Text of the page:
Wednesday, 30 March 2016

William Morris Gallery

William Morris,the designer, was born in Walthamstow in 1834 and lived in this house as a teenager.
Coming from a wealthy family, they were not pleased by his choice of artist as a career rather than clergyman. The house is now the William Morris Gallery and tells the story of his life as well as displaying examples of his work.

Many of his designs have survived and are still printed today on fabrics and wallpaper. This is the design for a printed textile. you can see where Morris has made alterations and lines have been rubbed out. Morris drew, revised and finally coloured a pattern on one sheet of paper believing that a harmonious piece of work should be done in one attempt.

A rose trellis inspired this design, his first ever wallpaper.

 In 1880 this design was used to decorate The Grand Staircase at St James's Palace.

It was another of Morris's designs on silk damask that upholstered George V's coronation throne. The photograph of the throne was used in the Morris and Co catalogue.  The Royal connection made a good publicity coup.

Many of his printing blocks were displayed in this room.

                                          His daffodil pattern printing block.

At the back of the house there is a public park.

The house was built in 1740 for a wealthy merchant. It was known as Water House as it had a moat. After the Morris family left this house it was bought by Edward Lloyd, a successful publisher, in 1857.. The family eventually gifted the house and estate to the council for a public park to be created. It opened to the public on 28th July 1900 and is known as Lloyd Park in his honour.

Sunday, 27 March 2016

Street art

I am always amazed by the art that adorns some of the back streets around London. Here is a selection from some of my recent walks around the East  End. I have no information about the artists or the pieces of work. So you will need to judge for yourself.

Friday, 25 March 2016

Wednesday, 23 March 2016

Above the Underground - Leytonstone

   My next station in my series 'Above the Underground' Leytonstone, the birthplace of Alfred Hitchcock, David Bailey and David Beckham. Read more here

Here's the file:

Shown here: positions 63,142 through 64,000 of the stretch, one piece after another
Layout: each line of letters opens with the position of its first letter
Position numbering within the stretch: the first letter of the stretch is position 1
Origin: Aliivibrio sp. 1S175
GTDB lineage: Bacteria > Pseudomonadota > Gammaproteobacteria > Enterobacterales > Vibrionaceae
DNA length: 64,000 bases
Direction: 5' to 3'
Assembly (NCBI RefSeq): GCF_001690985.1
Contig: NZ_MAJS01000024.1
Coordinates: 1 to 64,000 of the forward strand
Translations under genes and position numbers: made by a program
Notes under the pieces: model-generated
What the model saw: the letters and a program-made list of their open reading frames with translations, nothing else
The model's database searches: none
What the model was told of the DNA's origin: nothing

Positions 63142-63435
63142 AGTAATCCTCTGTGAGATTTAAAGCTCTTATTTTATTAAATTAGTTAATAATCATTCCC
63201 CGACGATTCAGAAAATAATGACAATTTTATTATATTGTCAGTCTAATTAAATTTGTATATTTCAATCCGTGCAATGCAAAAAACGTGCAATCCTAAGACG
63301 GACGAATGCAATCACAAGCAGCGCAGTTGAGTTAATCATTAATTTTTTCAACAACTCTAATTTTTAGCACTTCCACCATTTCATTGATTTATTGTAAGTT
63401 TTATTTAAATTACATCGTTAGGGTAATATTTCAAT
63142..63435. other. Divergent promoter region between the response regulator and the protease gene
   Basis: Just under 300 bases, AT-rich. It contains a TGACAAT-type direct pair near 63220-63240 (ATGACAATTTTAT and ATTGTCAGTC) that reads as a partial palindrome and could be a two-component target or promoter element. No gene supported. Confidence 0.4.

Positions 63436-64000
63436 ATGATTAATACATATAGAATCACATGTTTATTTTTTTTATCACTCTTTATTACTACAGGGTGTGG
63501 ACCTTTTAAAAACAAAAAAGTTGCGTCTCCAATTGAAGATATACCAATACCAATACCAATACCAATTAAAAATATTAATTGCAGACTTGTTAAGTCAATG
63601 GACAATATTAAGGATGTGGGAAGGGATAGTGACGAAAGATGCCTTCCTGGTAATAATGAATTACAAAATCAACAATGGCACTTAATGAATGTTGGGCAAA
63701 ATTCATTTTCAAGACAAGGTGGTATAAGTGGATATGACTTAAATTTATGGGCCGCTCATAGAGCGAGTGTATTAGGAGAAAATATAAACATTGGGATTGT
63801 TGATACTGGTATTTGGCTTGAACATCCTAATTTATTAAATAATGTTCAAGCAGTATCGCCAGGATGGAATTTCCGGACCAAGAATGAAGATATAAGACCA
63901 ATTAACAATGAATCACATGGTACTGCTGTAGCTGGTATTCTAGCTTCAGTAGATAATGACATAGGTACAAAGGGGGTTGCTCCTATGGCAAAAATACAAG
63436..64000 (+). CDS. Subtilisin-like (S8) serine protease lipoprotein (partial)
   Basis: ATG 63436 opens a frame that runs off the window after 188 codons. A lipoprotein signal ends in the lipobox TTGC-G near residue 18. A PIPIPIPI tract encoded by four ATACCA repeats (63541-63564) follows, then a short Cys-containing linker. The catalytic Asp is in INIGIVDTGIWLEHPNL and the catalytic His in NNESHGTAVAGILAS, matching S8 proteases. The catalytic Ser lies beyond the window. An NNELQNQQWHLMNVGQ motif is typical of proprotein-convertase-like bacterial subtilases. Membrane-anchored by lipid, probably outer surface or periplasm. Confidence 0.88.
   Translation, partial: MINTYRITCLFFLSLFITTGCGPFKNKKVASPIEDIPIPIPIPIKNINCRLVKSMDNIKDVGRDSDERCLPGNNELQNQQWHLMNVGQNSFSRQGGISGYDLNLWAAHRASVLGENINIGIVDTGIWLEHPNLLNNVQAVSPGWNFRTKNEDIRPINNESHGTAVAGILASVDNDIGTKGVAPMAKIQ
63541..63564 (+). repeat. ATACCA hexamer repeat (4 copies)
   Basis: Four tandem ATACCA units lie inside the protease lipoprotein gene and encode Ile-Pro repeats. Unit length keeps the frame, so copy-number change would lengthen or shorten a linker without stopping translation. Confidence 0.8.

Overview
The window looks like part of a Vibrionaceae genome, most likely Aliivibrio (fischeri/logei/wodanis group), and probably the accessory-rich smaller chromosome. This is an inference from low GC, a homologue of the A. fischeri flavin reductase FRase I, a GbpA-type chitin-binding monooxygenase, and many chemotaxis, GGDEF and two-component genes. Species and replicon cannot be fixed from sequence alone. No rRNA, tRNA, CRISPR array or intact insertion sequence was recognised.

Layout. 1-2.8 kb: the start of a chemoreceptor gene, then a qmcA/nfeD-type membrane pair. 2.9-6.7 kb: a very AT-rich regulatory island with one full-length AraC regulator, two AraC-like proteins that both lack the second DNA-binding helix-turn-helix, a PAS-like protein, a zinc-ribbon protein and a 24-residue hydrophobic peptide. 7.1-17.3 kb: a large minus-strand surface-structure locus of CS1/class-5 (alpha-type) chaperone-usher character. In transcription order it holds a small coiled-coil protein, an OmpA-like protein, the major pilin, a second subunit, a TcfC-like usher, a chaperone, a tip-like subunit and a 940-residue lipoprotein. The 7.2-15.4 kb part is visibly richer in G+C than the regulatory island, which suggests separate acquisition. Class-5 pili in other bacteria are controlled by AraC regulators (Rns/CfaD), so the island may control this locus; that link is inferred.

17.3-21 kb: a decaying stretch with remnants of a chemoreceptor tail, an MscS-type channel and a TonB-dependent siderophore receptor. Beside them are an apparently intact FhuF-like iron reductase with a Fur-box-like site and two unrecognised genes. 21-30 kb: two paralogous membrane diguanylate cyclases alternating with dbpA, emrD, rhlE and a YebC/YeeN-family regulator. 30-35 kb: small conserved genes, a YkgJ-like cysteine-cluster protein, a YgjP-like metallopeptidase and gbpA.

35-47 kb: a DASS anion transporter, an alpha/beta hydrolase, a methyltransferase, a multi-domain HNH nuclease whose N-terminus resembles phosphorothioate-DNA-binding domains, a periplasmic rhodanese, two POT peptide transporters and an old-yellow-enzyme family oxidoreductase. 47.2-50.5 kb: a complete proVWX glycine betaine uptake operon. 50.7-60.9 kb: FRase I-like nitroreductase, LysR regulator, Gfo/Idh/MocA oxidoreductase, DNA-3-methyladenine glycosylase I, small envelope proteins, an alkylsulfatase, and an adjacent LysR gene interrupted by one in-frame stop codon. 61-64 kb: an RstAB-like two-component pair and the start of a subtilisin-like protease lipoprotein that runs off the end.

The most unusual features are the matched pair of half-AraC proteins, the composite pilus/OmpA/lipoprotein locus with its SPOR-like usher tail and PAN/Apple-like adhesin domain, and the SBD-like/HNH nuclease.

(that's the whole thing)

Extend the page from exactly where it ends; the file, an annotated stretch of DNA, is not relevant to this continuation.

Sunday, 20 March 2016

Spring has arrived

It is now officially Spring. The skies are blue, flowers are in bloom everywhere. In St James's Park the daffodils looked magnificent.

The pelicans looked suitably impressed with the sunshine.

 Even St Christopher's Place, behind Oxford Street was transformed into a Spring spectacular  for a few days.

1200 fresh flowers were suspended over the piazza with many of the shops and restaurants full of floral tributes
  Personally I would sooner have seen the flowers on the ground as it was difficult to see them so high up. So all that effort was wasted on me.

Friday, 18 March 2016

Waltham Abbey

This is the church of the Holy Cross and St Lawrence, Waltham Abbey in Essex. The church has served the community for fourteen centuries. There have been several churches on the site over the years. The present building dates from the 12th cent. In the late Middle Ages Waltham was one of the largest churches in England and was a place of pilgrimage.

It was the last religious community to be closed in 1540 during Henry VIII's Dissolution of the Monasteries.

Ruins of the 14th cent gatehouse of the Augustinian Abbey. Built in 1369 of stone and bricks the gateway formed the main entrance to the abbey precinct. The large archway was for wheeled traffic and the smaller one for pedestrians.